Last updated: 09:00 AM ET, Wed February 15 2017

Rio Resembles Ghost Town Months After Summer Olympics

Impacting Travel Gabe Zaldivar February 15, 2017

Rio Resembles Ghost Town Months After Summer Olympics

PHOTO: Maracana Stadium is stunning in a far more depressing manner now. (Photo via Flickr/krishna naudin)

It seems to happen after every Olympic Games, but it’s a sight that is no less remarkable.

The Guardian reports on the various venues to have hosted the Rio de Janeiro Summer Olympics.

Just six months removed from an ebullient celebration of athleticism, venues resemble ghost towns and look as if they have been abandoned for years.

The most jarring sights seem to come from the famed Maracana, which The Guardian states has hosted events as recently as this past December.

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When it comes to the Maracana, the cost of renovation was about £400 million ($500 million) for a renewed stadium that hosted the 2014 World Cup, Olympic Games and events in between. After just a couple years of vitality, however, there is an eerie quality of neglect that emanates all over the pitch.

The reason for such poor conditions is as simple as not paying the bill. The Guardian reports: “The iconic stadium has fallen into a state of abandonment and has been closed to tourists due to a dispute between the stadium operators, the Rio state government, and Olympic organizers over $1m in unpaid electricity bills and management of the venue.”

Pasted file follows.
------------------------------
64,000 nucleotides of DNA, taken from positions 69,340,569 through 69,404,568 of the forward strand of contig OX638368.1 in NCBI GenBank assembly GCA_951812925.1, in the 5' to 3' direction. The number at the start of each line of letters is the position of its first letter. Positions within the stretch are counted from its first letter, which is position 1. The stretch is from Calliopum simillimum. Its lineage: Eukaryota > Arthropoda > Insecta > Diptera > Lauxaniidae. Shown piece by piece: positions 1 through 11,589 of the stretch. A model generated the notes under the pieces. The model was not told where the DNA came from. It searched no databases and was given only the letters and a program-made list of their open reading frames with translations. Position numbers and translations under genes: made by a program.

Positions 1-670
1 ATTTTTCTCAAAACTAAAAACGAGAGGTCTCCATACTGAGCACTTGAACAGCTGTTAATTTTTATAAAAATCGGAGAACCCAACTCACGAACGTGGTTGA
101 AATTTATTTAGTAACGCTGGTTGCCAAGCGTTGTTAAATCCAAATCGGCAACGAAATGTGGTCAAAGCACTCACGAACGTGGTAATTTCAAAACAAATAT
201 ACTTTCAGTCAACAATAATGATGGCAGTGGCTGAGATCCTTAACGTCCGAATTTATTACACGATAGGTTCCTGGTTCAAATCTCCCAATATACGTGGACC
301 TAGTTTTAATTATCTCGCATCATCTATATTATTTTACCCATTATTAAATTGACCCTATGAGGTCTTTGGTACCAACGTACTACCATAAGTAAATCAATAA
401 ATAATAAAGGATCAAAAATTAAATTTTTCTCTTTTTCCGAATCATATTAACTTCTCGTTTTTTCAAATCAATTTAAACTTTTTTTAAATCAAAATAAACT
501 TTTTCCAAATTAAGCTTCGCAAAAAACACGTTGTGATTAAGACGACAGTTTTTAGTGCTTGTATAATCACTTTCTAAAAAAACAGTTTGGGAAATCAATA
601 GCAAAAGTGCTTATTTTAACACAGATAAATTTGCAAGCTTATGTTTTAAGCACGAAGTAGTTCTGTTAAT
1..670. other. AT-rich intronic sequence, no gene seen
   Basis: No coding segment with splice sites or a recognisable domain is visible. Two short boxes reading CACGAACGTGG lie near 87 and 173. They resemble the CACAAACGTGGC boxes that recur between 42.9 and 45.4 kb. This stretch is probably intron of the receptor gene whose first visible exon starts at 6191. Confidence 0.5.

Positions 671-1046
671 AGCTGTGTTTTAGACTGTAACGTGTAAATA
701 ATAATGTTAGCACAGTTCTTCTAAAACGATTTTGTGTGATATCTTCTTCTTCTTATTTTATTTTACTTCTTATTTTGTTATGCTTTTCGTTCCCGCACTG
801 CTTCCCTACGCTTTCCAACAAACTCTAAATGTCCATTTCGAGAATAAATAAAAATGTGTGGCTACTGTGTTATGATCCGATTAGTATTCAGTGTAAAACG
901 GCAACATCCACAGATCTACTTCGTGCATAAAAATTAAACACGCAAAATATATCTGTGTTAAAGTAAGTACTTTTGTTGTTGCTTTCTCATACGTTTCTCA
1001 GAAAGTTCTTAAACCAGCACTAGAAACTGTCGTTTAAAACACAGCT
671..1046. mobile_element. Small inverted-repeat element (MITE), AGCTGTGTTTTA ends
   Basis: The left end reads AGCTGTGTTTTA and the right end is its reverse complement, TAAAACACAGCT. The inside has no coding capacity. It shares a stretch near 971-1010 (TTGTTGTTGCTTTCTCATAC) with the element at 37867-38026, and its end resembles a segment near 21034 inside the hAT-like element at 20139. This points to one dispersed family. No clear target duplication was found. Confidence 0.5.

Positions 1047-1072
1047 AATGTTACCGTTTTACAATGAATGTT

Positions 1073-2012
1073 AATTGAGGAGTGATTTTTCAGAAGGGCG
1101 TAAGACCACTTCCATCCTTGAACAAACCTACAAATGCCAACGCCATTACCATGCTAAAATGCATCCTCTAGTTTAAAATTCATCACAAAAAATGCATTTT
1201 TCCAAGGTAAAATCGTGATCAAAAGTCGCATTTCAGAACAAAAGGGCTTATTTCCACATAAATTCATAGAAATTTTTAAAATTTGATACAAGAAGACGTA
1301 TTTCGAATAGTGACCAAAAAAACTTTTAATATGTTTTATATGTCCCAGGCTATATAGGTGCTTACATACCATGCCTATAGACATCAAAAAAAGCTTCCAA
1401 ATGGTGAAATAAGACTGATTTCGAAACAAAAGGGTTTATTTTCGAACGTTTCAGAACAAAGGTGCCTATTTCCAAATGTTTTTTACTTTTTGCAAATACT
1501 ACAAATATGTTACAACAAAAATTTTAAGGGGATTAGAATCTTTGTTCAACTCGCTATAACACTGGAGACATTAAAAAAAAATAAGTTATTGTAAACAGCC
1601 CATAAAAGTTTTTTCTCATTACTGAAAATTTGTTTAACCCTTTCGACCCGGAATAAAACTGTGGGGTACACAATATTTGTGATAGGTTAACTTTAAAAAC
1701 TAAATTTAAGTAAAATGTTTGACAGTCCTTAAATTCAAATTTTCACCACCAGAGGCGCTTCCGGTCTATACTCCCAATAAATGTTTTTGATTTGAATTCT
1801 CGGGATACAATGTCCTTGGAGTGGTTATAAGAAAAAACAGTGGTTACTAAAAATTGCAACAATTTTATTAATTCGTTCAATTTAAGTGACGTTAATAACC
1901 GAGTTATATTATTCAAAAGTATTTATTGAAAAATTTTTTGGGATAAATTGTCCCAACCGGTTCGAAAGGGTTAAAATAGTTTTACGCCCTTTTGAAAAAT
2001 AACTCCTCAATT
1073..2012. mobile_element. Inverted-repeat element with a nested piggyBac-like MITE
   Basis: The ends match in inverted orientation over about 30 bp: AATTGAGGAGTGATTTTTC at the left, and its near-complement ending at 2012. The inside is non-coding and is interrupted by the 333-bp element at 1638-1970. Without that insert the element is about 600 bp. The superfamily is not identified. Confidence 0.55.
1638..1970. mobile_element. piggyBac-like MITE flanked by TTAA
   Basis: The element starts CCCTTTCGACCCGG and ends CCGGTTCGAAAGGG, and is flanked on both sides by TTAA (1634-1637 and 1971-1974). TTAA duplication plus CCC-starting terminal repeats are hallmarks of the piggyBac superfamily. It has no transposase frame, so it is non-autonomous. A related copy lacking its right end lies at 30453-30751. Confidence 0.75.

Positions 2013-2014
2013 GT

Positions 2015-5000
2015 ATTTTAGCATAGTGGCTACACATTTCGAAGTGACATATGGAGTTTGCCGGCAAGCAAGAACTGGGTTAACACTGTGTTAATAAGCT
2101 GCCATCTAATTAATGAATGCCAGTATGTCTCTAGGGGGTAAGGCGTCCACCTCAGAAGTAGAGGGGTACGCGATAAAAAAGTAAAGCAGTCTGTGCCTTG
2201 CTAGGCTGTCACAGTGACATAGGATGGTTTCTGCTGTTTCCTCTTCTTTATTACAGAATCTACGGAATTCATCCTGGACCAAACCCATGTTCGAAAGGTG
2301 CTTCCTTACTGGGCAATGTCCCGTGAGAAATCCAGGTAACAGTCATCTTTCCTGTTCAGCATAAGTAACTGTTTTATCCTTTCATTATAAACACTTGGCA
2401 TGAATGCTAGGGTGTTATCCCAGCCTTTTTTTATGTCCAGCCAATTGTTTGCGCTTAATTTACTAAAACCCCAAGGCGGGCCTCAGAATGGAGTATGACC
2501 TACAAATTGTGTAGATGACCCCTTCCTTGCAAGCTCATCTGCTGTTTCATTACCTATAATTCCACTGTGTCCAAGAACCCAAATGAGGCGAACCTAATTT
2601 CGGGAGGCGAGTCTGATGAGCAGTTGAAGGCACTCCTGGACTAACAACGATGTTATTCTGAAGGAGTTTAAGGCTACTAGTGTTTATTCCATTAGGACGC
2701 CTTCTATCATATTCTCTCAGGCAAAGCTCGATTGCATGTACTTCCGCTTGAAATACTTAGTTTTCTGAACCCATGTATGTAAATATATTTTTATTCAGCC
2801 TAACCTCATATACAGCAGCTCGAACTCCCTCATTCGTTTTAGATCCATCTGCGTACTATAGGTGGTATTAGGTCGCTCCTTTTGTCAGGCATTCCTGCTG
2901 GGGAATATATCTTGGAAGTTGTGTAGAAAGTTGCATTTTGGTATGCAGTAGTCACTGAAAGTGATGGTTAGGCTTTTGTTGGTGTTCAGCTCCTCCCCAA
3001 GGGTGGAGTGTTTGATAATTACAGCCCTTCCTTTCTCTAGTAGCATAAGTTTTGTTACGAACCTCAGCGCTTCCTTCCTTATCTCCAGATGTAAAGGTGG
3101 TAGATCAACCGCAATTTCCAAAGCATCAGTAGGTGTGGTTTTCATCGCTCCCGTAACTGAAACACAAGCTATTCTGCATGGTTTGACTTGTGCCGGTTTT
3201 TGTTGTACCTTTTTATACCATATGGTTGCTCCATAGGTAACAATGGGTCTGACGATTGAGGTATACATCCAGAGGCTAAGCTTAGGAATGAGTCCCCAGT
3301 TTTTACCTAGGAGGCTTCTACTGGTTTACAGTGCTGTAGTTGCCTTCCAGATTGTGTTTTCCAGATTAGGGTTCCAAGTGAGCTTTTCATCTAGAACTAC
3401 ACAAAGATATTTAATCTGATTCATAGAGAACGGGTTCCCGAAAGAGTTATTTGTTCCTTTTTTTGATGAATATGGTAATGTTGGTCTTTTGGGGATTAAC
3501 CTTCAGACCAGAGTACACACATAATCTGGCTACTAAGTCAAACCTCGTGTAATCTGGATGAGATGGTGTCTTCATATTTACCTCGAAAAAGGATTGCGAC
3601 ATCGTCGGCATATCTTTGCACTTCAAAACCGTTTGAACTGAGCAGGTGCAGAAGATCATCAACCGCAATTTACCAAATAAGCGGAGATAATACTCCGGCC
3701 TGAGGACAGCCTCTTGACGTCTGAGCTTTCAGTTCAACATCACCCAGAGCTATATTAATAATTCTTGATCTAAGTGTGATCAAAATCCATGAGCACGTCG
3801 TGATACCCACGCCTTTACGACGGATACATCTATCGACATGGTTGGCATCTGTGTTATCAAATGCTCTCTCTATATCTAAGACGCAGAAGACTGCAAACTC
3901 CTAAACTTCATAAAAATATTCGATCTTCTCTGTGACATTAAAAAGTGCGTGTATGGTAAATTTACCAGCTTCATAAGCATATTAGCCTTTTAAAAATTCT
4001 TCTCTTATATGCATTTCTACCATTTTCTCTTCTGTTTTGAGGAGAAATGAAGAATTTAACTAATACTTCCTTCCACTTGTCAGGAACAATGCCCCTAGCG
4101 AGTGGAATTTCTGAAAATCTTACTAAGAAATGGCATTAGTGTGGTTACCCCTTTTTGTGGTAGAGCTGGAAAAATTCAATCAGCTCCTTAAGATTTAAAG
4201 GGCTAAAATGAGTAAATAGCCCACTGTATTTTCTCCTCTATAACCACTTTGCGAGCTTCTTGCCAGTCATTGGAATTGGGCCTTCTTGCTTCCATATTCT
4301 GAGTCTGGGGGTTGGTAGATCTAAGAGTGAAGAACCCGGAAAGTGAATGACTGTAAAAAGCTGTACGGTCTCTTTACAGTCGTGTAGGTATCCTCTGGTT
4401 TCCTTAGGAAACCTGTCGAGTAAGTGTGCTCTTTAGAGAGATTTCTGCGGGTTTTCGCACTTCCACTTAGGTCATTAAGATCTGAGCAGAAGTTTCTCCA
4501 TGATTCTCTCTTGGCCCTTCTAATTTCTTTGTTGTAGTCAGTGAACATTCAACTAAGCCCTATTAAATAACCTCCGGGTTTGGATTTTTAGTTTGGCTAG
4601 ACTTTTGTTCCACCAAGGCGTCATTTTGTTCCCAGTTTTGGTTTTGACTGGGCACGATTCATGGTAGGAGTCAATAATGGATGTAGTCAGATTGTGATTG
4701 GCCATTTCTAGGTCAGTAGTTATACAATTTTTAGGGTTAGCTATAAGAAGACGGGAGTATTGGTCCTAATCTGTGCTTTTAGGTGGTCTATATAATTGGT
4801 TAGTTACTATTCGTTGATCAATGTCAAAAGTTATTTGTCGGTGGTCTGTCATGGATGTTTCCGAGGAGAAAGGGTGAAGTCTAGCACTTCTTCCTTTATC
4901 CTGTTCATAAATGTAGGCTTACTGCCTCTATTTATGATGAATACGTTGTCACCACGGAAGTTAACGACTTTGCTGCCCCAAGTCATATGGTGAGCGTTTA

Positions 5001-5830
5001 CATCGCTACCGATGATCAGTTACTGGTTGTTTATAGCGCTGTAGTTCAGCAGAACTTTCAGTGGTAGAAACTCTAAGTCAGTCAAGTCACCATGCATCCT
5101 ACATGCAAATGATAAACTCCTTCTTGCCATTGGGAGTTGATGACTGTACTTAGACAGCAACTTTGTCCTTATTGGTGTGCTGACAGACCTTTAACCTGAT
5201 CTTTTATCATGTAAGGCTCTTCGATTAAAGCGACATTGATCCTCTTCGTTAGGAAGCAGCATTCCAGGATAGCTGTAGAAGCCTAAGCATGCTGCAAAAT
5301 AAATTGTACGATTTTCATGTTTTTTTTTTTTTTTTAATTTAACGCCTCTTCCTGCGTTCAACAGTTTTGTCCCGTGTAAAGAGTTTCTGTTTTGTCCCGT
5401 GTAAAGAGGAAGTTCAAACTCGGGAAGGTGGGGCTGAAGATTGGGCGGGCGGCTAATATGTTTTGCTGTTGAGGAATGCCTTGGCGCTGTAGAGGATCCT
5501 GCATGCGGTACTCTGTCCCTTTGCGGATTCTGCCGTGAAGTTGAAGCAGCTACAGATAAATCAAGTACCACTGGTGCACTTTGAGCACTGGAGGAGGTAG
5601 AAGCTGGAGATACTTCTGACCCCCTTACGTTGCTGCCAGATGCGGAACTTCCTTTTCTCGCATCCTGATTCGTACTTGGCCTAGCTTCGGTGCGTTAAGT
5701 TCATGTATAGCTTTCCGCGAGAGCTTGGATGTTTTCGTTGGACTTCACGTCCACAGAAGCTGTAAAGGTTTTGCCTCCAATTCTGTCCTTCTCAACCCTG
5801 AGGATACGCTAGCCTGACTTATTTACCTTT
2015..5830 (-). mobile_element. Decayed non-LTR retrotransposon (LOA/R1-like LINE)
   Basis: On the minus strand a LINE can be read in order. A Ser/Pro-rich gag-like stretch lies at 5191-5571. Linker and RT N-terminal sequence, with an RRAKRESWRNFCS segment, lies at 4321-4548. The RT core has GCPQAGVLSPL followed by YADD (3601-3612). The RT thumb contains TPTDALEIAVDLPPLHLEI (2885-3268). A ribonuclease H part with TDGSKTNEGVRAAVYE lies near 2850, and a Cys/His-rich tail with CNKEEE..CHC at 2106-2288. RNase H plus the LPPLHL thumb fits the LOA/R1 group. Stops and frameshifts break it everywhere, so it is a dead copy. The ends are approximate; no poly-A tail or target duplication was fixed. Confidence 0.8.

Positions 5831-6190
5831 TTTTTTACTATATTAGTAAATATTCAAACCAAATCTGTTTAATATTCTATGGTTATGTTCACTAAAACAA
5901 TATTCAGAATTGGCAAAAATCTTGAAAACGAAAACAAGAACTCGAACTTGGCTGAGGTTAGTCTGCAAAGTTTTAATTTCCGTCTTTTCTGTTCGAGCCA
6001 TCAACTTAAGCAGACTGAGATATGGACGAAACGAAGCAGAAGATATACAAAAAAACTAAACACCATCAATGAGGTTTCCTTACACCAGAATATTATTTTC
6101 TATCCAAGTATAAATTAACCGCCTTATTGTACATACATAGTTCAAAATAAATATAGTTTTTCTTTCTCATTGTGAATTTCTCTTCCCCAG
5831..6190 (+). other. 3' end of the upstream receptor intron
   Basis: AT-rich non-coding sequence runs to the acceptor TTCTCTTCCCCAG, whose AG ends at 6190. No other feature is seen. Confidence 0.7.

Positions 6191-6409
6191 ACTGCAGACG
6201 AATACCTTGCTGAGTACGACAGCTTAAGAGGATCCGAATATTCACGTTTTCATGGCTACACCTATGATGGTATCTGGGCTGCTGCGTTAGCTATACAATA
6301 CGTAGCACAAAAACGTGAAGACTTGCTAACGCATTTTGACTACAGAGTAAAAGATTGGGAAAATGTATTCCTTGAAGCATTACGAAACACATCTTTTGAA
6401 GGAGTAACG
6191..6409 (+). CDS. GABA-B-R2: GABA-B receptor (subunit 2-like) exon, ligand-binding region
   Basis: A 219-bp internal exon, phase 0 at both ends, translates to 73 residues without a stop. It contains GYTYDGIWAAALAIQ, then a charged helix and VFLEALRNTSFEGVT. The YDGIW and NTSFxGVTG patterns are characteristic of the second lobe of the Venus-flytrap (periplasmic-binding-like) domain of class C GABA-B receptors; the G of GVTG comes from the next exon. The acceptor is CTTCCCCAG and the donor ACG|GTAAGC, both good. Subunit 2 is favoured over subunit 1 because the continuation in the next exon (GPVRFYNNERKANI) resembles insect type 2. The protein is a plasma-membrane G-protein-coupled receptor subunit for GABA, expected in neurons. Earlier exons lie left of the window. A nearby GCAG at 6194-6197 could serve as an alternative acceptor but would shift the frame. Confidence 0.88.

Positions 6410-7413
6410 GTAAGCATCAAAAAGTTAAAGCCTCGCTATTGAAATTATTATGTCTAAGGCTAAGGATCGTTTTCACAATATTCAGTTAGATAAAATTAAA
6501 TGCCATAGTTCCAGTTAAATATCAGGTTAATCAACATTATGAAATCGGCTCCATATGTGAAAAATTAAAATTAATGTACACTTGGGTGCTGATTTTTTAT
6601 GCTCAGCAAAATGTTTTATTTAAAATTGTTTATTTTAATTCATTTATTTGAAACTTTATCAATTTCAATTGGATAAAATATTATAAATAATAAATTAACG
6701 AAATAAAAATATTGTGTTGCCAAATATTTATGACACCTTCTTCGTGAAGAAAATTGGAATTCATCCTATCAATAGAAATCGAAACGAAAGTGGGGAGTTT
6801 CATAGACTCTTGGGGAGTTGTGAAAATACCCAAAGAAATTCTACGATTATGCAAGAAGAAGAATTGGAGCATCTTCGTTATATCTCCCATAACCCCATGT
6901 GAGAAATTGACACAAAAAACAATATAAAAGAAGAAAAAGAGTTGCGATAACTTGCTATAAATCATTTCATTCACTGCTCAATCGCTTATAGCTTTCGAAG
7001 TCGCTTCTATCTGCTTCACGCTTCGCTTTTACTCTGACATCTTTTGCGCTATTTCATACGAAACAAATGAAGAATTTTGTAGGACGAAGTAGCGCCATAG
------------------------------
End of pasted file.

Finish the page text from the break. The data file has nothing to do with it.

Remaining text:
Here are some other depressing sights from the massive summer event:

Go back to most past games and peruse its venues and you will more than likely see similar sights.

Business Insider once took readers on a tour of past Olympic locations and illustrated how quickly things fall into absolute disrepair.

Just as our interest turns to sports we don’t normally embrace throughout the year, so too do these venues lose a great deal of the fervor that keeps them alive for a couple of magical weeks.

It shows just how fleeting the Olympics are as an enterprise for the city. It welcomes tourists from all over the world but, sadly, shows how quickly infrastructure crumbles when they leave.

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